This morning I woke up and decided I wanted to code something.  I didn’t know what, but I knew I wanted to make something work. My C++ skills are still fairly limited, as I’ve only been in the class for about 3 weeks now.  My initial thoughts were to make a text based adventure, but  seems as how I had no good ideas for how that would work, I gave that idea up pretty quickly.

My mind turned to the unicode characters we’d covered in class last week.  When I first went through those, the box drawing ones caught my attention. I could make a maze!

Today, I set out to make that maze. And I did, in under 3 hours. I am oh so proud of myself. Not only did I complete my first “sideproject” outside of school, but I did it by myself (no professor assistance), in a short period of time, without freaking out, and it WORKS!

To make my maze work, I started in notepad. I drew out how the maze would look using unicode characters. I assigned each unicode character a specific integer value, 0 being places the player could move, 1 being the location of the player currently, and the rest of the digist standing for different types of walls.

I then created a multidimensional array named maze filled with integers.  To display my maze, I simply looped through each row column by column, and used a series of if statements to output the appropriate wall piece (or blank space or player avatar. And by avatar, I mean the letter X.). The player’s current location is stored in an array of 2 values: the first one for row, the second one for column.

The player is then prompted to pick a number 1-4 for which direction they want to move.  Any number above 4 or any non integer value and the program will ignore it and ask them again. Once the player inputs the direction they want to move, I have a series of if statements. First it checks to see the value stored in the maze array.  (Moving up checks the same column, but a row value of one less, from the players current position.  Moving to the right checks the same row, but one more column value than the current position. You get the picture.) If the value in that location is not equal to 0, it tells the player to pick a different move.  If the value IS 0, then that row and column are updated to be 1 (the current postion), the old position is updated to o, and the array for current position is renumbered.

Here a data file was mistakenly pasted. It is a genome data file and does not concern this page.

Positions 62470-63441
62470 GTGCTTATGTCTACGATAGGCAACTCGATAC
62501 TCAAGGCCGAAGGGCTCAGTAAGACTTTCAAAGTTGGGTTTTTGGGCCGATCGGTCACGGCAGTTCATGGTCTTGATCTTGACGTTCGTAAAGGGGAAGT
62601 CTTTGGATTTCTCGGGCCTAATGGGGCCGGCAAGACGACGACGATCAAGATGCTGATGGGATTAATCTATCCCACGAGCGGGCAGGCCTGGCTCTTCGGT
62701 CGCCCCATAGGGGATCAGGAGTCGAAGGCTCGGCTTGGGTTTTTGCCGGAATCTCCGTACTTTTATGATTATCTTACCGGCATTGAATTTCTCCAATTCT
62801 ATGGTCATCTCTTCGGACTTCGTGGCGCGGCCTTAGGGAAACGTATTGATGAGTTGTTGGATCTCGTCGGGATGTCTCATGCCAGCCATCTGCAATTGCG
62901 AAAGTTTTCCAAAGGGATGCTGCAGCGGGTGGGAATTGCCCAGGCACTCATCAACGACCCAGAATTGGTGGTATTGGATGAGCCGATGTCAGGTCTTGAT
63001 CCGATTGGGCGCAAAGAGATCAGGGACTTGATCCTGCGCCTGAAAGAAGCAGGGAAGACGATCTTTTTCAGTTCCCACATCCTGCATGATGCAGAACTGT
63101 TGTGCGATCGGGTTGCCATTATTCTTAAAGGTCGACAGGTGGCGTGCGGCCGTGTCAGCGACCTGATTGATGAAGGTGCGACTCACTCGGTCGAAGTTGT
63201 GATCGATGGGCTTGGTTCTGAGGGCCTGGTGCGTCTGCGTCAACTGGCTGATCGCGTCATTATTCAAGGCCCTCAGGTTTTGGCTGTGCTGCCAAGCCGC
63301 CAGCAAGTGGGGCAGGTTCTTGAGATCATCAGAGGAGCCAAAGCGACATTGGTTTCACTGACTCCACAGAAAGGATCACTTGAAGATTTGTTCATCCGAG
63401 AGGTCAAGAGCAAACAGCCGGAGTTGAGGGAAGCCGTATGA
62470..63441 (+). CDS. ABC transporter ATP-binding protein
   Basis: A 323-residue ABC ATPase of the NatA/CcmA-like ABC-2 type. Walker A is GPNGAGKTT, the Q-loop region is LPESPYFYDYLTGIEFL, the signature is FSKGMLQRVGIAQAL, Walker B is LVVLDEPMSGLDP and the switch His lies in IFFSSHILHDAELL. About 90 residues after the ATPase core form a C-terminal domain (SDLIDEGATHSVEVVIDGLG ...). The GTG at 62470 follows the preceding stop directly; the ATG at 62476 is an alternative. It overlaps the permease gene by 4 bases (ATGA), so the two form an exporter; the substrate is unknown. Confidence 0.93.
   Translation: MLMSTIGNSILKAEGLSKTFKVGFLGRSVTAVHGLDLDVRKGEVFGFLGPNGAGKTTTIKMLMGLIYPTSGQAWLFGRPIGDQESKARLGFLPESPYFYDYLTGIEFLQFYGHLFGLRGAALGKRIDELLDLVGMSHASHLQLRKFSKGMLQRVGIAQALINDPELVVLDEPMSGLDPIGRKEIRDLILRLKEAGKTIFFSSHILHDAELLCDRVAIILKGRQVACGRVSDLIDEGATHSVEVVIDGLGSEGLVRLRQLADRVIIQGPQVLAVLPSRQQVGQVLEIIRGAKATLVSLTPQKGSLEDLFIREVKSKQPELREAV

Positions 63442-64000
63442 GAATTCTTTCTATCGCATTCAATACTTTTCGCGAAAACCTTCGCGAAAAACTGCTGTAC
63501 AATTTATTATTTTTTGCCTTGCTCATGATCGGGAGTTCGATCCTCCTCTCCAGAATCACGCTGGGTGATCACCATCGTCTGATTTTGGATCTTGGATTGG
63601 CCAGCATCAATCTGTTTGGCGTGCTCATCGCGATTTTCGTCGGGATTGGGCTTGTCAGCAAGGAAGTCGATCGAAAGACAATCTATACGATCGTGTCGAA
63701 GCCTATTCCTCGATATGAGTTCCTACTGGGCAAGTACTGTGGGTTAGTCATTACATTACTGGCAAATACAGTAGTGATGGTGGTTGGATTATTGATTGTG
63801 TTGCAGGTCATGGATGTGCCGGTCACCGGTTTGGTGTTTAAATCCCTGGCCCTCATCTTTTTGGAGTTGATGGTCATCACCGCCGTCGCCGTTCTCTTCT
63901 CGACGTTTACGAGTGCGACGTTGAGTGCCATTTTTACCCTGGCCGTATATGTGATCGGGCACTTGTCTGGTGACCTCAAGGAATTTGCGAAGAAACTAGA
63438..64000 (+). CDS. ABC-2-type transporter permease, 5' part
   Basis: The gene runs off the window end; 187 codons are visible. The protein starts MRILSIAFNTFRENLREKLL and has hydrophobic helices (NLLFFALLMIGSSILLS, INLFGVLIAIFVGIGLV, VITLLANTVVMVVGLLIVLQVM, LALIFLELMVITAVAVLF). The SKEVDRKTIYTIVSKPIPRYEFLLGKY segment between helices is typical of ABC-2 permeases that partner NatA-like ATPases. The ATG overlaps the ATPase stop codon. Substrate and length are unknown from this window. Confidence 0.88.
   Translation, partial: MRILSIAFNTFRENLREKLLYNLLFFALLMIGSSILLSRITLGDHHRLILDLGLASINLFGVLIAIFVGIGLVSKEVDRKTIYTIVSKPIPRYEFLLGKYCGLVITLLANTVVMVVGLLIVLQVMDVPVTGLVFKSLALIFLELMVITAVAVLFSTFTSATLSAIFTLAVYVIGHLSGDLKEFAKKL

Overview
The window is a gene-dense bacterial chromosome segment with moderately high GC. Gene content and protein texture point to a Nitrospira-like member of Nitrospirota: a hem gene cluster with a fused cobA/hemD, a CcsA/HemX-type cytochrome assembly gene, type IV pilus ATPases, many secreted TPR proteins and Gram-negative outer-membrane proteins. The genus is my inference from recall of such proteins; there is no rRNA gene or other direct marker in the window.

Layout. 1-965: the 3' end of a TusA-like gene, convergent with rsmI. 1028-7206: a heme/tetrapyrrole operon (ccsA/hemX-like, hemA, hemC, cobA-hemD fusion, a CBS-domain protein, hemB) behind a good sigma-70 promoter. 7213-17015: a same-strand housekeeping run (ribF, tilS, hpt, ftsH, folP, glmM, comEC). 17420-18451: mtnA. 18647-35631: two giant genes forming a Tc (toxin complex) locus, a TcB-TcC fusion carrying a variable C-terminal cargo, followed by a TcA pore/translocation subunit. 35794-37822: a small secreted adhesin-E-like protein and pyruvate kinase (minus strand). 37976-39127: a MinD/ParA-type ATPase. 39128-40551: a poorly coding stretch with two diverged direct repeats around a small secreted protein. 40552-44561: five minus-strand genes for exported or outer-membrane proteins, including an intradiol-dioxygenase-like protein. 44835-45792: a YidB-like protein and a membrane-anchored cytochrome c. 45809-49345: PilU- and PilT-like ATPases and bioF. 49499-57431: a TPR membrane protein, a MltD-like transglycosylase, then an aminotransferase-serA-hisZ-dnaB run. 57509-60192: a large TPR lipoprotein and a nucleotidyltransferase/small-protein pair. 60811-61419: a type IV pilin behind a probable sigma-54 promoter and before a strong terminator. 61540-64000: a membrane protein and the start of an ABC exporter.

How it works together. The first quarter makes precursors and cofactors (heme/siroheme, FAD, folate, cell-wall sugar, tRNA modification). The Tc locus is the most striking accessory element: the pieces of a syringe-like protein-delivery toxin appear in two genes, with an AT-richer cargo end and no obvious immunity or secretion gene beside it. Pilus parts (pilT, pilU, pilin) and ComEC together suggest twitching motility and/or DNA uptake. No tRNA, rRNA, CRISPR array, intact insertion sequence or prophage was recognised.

This loop continues until the array for current position is equal to the end coordinates, which I defined as preprocessor constants.

In order to adjust the maze, all you would have to do is adjust the values in the multidimensional array to create a new map, and change the preprocessor constants for the end point.

What I learned:

As my C++ skills are still very minimal, this was really just good practice for me. I solidified some knowledge on changing specific variables in a multidimensional array, and figured out that you can use arithmetic operators in conjunction with an array value. I’m also pretty proud of myself — I commented the crap out of my code without even thinking about it.  Comments are good, and they seem to be a habit for me already. Woo!

What I would do differently:

My skills with functions aren’t as strong as they should be.  I initially started out with functions like ShowMaze() and GetMovement().  Because I’m not really solid with functions, especially using return values, I ended up scrapping my other functions all together and just putting everything inside main().  This was done in favor of just seeing if I could get the arrays working the way they were supposed to.  If I feel inspired, I might go back and clean up the code by adding some functions.  The next program I write I’ll try and get some more practice with that.

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